Case-and-point: The Cap Times runs a story about recently selected UW chancellor Biddy Martin that mentions her being the first openly gay chancellor at the university. This isn't the first or only story run on her selection, rather just one of many, and it happens to focus on this particular element and how it relates to the UW's current lack of domestic partnership benefits. Martin has expressed her intention to support efforts to change that. Simple enough.
But of course, certain folks take umbrage with the article and its focus, claiming that Martin's sexuality has no relevance and shouldn't be mentioned, ever, at all. Apparently it gets their undies in a bunch.
Dave Blaska, scourge of the Isthmus Daily Page, laments that:
But is that the essence of Biddy Martin, her sexual proclivities? Why would a major university hire someone for that reason? (Or, for that matter, not hire?) Would not a more enlightened policy — a John Patrick Hunter policy — be (cue "Anchors Away") "Don't ask, don't tell"?Quality. Now that it's a generally accepted no-no to be a bigot, bigots have turned to round-about ways of expressing their disdain for all that is different: ignoring it. Plugging their ears and singing "la la la I can't heeeear yoooou" and claiming that it's "no big deal." That is, until someone has the gall to mention it, and then all bets are off as to civility and rationality.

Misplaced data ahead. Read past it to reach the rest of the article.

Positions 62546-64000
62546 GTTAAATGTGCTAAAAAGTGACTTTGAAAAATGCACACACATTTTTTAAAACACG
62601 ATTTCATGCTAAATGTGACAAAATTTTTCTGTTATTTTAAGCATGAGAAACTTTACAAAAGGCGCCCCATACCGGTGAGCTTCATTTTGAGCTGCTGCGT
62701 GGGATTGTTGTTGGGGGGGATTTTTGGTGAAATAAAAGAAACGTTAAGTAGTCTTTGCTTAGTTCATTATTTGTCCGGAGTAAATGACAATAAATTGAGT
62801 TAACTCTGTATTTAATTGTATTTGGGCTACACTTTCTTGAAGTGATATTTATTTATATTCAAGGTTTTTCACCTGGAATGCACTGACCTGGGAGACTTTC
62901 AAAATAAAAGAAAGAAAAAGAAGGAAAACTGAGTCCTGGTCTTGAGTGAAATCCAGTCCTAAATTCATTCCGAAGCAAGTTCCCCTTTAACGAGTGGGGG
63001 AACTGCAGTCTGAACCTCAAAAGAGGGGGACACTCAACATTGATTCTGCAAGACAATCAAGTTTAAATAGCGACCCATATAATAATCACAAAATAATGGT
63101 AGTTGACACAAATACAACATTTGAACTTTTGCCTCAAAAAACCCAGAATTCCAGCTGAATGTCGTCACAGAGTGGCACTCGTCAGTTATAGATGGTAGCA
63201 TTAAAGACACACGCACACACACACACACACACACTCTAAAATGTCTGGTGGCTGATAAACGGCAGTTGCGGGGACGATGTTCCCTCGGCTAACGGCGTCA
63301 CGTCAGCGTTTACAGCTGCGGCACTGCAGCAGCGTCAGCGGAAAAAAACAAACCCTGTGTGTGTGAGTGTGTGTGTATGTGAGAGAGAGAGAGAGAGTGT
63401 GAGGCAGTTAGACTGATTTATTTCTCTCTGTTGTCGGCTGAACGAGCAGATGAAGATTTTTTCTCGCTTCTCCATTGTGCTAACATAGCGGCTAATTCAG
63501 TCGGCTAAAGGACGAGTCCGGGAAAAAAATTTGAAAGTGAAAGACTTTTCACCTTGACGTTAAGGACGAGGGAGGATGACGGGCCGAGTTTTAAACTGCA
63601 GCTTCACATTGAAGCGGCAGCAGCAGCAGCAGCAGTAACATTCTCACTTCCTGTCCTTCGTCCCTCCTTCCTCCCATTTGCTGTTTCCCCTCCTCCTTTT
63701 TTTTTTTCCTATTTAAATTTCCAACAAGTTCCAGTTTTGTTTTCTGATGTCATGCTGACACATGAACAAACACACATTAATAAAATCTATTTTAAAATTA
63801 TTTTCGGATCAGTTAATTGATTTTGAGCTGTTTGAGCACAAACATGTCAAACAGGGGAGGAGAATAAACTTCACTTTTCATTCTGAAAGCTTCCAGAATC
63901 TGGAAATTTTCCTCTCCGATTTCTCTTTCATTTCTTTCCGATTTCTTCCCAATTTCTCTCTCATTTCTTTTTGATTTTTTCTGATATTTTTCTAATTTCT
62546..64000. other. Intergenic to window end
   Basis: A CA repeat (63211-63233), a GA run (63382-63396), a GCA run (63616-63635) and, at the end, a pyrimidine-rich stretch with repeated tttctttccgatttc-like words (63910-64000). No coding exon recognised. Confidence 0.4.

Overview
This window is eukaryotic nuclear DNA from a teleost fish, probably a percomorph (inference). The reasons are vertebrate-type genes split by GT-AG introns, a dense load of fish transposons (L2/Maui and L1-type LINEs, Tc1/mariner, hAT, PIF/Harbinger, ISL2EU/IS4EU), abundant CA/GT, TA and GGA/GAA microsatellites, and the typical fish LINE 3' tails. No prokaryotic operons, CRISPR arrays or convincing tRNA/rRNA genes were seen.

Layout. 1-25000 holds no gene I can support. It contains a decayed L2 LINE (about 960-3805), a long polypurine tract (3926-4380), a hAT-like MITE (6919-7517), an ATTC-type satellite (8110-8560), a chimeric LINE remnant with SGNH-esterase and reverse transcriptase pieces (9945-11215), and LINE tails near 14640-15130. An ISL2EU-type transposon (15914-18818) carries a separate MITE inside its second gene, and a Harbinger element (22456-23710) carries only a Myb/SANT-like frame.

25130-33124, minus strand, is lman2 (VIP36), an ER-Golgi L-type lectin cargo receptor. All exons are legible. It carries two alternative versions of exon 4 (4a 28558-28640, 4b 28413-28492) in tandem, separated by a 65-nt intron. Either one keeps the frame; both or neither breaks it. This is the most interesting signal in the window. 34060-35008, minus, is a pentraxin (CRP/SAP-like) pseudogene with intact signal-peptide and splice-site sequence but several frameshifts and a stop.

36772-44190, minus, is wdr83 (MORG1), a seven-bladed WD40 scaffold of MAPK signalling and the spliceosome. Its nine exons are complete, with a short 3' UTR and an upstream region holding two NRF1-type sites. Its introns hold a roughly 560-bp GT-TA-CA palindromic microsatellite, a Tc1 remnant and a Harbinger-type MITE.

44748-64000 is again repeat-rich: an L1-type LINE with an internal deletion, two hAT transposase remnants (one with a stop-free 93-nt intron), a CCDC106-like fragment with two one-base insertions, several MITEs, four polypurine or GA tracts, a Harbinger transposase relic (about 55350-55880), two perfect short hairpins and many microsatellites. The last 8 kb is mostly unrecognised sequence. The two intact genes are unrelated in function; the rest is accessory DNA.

Well, they're right on one count: a person's sexuality shouldn't be a big deal and it shouldn't have anything to do with how we judge their character, qualifications for a job, or anything else. They're as wrong as the military when it comes to "Don't Ask, Don't Tell" though. Straight people mentioning their straightness doesn't seem to piss them off, so why should a gay person mentioning that they're gay?
We're also early enough in the game (sadly) that it remains noteworthy when the first of a traditionally marginalized and/or discriminated against group gains prominence or major achievement. The fact that, for instance, Barack Obama is the first major black candidate for the highest office in the land is noteworthy. We shouldn't elect him or not elect him based on that fact, but how on Earth are you going to ignore what is such a major milestone? Ignoring that fact, and the fact of the first openly gay UW chancellor, is akin to ignoring and/or denying the monumental hurdles they've had to overcome on their way to these positions. Hurdles that our society has, for far too long and even still to this day, placed merrily in their way.
And yet, and yet. The webmaster at TCT had to disable the comments section that accompanied the article about Martin and domestic partnership benefits because they became so vitriolic, so caustic that it did nothing to foster debate, only anger and hatred. That's a crying shame, but at least we're reminded that these types of attitudes still exist, and that there's still much to be done in the way of education and activism before we can call ourselves a truly enlightened and egalitarian society.